Power Electronics

NEMA Hails Senate TPA Passage as Victory for Electroindustry

The National Electrical Manufacturers Assoc. (NEMA) is hailing the long-awaited congressional approval of trade legislation including Trade Promotion Authority (TPA). The bill awaits President Bush’s signature.

“This is a vital first step toward achieving trade agreements that will secure greater access to foreign markets for our member companies’ electrical equipment and medical imaging products,” said NEMA President Malcolm O’Hagan, following the Senate’s 64-34 passage of the bipartisan conference report for H.R. 3009. “NEMA and its members have worked hard alongside our counterparts in the business community and our allies in the Bush Administration and Congress for 18 months to reach this point. We will build on this victory, continuing to support President Bush and U.S. Trade Representative Zoellick as they push for new bilateral, regional, and global free trade agreements.”

Since early 2001, NEMA officials and staff have met with scores of representatives, senators, and their staffs as the TPA legislation was prepared and wound its way through the legislative processes in both houses of Congress. NEMA was an active member of the High-Tech Coalition on Trade Promotion Authority, as well as the broad USTrade Coalition.

The package of trade legislation passed by the Senate gives the Bush Administration trade promotion authority (formerly known as “fast track” negotiating authority) for three years. Washington can use it, for example, to reduce or eliminate tariffs as part of reciprocal market-opening trade deals, expand the country and product coverage of the Information Technology Agreement, seek to eliminate burdensome and discriminatory non-tariff barriers, achieve greater transparency in the regulatory environment, and seek liberalization commitments from World Trade Organization members on government procurement and trade in energy services. While the White House is obliged to consult with Congress extensively over the course of negotiations, final trade agreements submitted to Congress under TPA may only be approved or rejected--not amended. This provides foreign governments assurance that Congress will not rewrite the deals they strike with the U.S. negotiators.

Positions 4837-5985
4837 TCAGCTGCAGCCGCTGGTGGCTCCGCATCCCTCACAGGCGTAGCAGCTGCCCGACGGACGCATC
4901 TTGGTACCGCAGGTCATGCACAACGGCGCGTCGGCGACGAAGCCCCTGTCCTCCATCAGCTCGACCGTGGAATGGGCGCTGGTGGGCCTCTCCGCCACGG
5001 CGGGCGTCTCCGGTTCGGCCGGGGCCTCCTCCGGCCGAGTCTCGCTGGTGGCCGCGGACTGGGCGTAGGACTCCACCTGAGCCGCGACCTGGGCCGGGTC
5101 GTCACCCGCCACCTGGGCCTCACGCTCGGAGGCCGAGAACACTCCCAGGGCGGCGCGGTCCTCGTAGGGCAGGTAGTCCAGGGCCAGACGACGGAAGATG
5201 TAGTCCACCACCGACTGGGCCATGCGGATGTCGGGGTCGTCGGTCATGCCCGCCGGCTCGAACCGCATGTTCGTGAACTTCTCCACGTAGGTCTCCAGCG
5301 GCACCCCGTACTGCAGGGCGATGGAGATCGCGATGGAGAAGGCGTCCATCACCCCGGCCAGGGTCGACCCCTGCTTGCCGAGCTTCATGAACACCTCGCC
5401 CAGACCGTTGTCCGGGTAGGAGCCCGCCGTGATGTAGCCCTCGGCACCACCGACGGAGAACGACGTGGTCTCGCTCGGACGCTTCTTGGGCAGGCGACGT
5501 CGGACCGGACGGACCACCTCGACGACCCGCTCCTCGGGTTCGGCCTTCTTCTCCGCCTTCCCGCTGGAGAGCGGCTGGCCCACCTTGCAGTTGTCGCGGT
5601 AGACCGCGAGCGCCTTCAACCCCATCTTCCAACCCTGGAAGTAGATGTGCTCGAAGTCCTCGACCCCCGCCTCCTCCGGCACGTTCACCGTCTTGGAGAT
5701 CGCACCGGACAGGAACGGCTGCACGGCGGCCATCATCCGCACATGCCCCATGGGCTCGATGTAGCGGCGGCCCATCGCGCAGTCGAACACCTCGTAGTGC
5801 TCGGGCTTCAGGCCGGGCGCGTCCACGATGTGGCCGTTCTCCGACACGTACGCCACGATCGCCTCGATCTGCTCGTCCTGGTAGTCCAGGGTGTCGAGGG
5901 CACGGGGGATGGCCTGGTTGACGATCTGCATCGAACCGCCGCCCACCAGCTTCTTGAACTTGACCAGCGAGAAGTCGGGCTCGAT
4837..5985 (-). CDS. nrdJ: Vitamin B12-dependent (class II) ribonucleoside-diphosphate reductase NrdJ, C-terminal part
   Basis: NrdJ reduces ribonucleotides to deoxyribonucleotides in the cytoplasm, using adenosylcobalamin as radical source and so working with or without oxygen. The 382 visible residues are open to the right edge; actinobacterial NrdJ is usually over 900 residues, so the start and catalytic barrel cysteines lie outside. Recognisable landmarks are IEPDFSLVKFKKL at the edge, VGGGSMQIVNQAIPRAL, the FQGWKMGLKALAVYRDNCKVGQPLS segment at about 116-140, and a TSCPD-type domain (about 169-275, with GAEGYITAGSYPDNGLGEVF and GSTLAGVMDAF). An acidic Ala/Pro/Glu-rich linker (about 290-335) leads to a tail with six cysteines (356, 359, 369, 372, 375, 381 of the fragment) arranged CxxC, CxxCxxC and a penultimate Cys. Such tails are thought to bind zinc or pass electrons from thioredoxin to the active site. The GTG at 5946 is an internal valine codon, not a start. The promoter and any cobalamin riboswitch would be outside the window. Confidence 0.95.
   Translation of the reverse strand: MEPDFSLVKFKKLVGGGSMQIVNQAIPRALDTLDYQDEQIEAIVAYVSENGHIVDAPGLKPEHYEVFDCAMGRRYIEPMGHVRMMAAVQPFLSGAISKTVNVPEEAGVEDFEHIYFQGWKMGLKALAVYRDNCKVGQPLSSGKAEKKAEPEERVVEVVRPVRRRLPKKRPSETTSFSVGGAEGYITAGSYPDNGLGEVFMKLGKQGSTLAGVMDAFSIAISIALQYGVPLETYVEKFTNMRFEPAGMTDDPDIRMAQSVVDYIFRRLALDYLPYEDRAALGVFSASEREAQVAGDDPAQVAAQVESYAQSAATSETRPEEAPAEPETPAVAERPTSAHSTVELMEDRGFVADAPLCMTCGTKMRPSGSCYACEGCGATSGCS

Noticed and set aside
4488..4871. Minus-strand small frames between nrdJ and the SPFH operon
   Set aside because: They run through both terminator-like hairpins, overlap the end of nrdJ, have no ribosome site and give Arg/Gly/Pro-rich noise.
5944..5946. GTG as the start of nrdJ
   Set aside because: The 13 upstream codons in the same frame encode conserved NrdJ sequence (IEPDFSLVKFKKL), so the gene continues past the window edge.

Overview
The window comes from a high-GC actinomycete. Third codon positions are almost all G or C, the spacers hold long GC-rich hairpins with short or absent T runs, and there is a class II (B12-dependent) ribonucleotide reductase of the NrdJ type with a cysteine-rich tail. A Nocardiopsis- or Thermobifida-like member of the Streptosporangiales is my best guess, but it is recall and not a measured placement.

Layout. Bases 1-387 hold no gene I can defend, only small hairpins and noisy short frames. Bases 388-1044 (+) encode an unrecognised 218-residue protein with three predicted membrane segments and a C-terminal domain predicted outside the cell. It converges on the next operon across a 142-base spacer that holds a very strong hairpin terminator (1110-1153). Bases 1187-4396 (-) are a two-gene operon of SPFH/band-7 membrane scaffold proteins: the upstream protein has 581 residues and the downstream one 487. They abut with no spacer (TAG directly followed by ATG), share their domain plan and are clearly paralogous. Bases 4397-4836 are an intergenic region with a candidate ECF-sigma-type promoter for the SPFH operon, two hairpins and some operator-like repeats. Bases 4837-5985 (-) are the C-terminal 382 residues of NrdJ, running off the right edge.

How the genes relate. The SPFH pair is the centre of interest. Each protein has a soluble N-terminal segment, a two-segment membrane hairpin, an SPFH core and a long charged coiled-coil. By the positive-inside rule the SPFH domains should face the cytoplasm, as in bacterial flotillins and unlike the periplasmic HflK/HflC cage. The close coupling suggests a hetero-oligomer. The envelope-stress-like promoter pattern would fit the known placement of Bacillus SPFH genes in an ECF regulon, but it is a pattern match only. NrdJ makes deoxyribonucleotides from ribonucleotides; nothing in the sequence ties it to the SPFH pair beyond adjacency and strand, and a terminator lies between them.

“Over the last eight years, since the last time the U.S. had ‘fast track’, other countries have been striking free trade agreements and securing preferential market access while the U.S. has sat on the sidelines,” O’Hagan said. “TPA will allow the U.S. to reclaim leadership in the WTO and FTAA talks scheduled to wrap up by 2005 and pursue some important bilateral agreements along the way.”

Free trade agreements with Chile and Singapore could be wrapped up by the end of the year and submitted to Congress for approval in 2003. Furthermore, Ambassador Zoellick has indicated that he will waste no time in launching free trade negotiations with Central American nations and would also like to open talks with Morocco, South Africa and its neighbors, and Australia as soon as possible. This said, the larger targets remain the World Trade Organization and Free Trade Area of the Americas, where U.S. negotiators will now be able to take more initiative.

One of NEMA’s fundamental goals is the worldwide elimination of tariffs on electrical, electronic, and medical imaging equipment. NEMA supports achievement of this objective through initiatives such as WTO zero-for-zero tariff elimination, regional agreements such as the FTAA, and bilateral free trade agreements. NEMA member product sales abroad exceed $30 billion, and have grown rapidly over the last 10 years, thanks in large part to trade liberalization.

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